Behind the Gospels: Understanding the Oral Tradition by Eric Eve, Fortress Press; Reprint edition (July 1, 2014), 224 pp.
Even though the Christian can always offer certain dates for the Gospels, it should remembered that there was a gap of time between the ascension of Jesus and when the Gospel authors actually wrote their individual biographies about the life of Jesus. Therefore, there was a period where the words and deeds of Jesus were committed to memory by the disciples and transmitted orally. The home, the synagogue, and the elementary school was where Jewish people learned how to memorize and recall information such as community prayers. There is evidence for “oral tradition” language in the New Testament. For example:
If we look at Luke 1:1-4, we see even though Luke was not a direct eyewitness of Jesus’ ministry, he says the information he received was given to him by those who were “from the beginning were eyewitnesses and ministers of the word” (1:2). Luke’s reference to the information as being “handed down” would be understood in a Jewish culture as something a rabbi did when he would “hand over” a body of teaching or legal opinion to his disciple or disciples (Mark 7:3-5).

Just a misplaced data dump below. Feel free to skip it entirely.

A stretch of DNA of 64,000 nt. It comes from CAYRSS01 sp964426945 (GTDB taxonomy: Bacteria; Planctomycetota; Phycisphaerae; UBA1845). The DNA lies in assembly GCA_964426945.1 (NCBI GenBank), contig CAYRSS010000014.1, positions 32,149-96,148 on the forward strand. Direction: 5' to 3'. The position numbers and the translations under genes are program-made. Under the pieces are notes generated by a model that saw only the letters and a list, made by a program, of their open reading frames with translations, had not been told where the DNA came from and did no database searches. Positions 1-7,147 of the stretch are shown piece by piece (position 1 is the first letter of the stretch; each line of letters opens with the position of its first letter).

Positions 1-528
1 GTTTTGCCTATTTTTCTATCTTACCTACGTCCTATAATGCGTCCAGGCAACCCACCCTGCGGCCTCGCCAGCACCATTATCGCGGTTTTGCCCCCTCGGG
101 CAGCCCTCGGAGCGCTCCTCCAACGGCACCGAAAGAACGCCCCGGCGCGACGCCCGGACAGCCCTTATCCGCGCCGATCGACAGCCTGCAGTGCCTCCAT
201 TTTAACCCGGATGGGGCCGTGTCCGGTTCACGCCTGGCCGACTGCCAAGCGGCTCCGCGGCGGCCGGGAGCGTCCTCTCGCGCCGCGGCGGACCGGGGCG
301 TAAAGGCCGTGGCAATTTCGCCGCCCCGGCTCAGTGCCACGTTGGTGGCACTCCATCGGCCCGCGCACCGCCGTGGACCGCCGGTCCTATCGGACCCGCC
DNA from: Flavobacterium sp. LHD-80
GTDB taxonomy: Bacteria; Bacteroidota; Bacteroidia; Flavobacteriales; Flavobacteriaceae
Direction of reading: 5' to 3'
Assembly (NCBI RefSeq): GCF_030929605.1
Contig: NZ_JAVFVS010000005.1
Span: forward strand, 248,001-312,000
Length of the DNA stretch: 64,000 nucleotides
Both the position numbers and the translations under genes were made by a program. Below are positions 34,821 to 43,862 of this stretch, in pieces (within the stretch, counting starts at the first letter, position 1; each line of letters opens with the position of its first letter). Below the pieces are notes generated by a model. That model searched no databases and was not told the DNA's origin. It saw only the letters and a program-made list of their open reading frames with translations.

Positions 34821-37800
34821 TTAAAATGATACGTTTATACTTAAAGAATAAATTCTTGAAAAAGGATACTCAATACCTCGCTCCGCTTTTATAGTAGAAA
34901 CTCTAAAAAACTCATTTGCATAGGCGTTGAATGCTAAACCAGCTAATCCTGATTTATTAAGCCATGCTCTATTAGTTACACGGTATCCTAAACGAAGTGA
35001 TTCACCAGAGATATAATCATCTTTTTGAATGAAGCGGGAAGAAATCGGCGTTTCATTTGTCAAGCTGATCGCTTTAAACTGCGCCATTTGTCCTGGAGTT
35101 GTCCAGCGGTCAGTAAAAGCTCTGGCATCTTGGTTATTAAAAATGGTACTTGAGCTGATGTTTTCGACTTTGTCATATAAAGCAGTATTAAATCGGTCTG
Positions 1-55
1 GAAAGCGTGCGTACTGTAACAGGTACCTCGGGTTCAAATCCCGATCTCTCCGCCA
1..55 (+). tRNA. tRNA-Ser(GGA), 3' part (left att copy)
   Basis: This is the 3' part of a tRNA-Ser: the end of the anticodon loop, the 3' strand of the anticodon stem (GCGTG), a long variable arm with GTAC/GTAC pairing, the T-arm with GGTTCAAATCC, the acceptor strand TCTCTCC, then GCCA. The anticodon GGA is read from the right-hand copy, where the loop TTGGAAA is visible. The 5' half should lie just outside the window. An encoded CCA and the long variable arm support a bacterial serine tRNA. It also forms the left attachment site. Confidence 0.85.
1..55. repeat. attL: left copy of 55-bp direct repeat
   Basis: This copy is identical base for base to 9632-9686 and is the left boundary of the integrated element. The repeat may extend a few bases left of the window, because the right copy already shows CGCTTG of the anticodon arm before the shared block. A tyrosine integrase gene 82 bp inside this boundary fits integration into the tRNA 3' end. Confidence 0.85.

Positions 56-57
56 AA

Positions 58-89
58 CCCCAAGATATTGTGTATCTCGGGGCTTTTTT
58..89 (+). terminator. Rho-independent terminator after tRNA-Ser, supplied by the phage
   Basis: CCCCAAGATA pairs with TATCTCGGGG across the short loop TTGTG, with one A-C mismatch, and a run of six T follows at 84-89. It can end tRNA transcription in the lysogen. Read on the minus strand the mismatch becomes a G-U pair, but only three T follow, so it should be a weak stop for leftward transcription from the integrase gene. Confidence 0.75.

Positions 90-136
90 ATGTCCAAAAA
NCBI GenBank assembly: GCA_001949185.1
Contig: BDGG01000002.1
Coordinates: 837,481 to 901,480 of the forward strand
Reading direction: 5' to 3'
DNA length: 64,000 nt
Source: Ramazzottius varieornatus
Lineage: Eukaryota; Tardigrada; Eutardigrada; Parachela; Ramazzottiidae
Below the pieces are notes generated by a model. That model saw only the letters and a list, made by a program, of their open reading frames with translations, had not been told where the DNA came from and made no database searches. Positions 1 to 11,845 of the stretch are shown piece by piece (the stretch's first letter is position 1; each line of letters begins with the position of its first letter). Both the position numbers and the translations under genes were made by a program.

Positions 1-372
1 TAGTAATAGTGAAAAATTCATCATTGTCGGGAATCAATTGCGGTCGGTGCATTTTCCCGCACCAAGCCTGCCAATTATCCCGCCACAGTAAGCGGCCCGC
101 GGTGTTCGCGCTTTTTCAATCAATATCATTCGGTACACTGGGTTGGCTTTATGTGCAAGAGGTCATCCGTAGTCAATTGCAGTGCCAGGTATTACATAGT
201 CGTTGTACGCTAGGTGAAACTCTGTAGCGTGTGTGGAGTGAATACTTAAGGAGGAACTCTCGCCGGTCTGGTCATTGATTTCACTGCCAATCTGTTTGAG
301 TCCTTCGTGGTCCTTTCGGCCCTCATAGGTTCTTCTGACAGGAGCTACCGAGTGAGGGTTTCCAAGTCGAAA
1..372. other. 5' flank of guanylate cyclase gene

Paul employs oral tradition terminology such as “delivering,” “receiving,” “passing on” “learning,” “guarding,” the traditional teaching within his letters in the following places:
Romans 16: 17: “Now I urge you, brethren, keep your eye on those who cause dissensions and hindrances contrary to the teaching which you learned, and turn away from them.”
1 Corinthians 11:23: For I received from the Lord that which I also delivered to you, that the Lord Jesus in the night in which He was betrayed took bread.
Philippians 4:9: The things you have learned and received and heard and seen in me, practice these things, and the God of peace will be with you.